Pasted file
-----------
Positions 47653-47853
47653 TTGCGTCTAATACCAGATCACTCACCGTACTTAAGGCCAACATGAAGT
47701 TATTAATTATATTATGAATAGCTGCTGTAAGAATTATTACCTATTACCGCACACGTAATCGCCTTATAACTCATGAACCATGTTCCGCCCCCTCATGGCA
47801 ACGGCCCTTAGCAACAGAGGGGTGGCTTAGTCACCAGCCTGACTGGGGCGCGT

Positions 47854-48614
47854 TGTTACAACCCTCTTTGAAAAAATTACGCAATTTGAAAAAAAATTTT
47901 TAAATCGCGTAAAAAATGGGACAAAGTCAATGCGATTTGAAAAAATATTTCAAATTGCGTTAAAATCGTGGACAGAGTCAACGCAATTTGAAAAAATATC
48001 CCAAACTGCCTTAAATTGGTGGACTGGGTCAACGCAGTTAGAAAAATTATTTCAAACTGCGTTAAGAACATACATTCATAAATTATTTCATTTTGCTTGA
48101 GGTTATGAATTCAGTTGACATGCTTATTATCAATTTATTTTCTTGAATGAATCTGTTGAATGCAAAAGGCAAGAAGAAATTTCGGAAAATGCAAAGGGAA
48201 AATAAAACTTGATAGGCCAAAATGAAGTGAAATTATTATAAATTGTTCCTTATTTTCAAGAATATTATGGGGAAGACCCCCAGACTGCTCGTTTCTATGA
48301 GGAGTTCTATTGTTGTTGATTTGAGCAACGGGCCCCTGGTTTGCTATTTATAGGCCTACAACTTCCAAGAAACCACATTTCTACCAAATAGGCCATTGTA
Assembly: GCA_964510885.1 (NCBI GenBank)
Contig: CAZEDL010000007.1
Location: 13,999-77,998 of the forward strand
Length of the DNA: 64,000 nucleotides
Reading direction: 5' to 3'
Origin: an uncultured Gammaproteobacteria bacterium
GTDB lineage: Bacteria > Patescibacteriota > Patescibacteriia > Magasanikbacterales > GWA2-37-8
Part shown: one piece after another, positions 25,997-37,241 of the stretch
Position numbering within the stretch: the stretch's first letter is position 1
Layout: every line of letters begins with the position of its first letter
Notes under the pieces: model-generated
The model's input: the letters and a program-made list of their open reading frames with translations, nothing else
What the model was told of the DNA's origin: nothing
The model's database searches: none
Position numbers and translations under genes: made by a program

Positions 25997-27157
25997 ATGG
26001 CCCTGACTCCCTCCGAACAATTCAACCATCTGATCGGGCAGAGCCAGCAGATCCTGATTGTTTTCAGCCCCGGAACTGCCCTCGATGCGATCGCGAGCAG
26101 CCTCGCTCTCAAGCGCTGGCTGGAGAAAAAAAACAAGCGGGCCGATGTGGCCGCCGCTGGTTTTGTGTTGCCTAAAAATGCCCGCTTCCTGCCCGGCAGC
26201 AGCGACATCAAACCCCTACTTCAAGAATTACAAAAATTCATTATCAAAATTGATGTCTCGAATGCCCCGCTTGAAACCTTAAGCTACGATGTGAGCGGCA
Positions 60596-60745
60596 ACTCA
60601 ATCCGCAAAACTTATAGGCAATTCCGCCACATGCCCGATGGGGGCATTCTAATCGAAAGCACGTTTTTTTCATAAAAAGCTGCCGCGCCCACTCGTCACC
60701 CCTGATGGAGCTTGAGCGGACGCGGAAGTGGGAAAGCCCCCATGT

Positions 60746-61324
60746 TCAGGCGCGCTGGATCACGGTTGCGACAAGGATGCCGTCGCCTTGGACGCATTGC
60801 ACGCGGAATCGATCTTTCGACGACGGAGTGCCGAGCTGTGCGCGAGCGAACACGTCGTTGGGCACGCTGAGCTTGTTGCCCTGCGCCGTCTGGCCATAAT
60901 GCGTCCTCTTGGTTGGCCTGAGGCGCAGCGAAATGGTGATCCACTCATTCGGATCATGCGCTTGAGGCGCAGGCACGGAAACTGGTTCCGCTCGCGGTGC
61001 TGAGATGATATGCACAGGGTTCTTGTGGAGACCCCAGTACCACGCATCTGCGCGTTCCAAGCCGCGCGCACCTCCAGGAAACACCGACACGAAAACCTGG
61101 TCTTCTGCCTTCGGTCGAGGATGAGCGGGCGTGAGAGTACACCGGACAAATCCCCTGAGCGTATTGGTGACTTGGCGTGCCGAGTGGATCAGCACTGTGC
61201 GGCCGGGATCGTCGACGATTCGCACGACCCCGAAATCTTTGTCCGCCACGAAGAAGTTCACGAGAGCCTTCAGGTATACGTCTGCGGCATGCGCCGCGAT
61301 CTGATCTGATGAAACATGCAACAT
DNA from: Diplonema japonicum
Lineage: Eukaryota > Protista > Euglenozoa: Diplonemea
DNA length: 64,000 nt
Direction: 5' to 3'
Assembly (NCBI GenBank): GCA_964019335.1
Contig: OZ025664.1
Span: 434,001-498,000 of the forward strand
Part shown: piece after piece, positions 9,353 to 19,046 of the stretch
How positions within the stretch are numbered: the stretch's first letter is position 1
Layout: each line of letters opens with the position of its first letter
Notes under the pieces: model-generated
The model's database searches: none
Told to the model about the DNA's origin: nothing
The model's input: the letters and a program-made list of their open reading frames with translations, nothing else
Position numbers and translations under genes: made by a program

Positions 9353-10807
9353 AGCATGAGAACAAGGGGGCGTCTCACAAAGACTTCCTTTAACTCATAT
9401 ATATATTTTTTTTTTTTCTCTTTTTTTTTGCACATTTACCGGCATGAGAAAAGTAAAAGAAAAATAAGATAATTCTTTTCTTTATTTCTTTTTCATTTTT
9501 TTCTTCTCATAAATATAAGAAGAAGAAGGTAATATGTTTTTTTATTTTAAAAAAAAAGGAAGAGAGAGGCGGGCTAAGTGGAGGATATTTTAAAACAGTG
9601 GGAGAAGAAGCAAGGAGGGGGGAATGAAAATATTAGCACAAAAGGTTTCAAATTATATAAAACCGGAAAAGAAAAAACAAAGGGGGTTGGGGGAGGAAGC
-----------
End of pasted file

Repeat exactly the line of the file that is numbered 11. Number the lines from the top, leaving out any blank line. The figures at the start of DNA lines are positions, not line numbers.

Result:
48301 GGAGTTCTATTGTTGTTGATTTGAGCAACGGGCCCCTGGTTTGCTATTTATAGGCCTACAACTTCCAAGAAACCACATTTCTACCAAATAGGCCATTGTA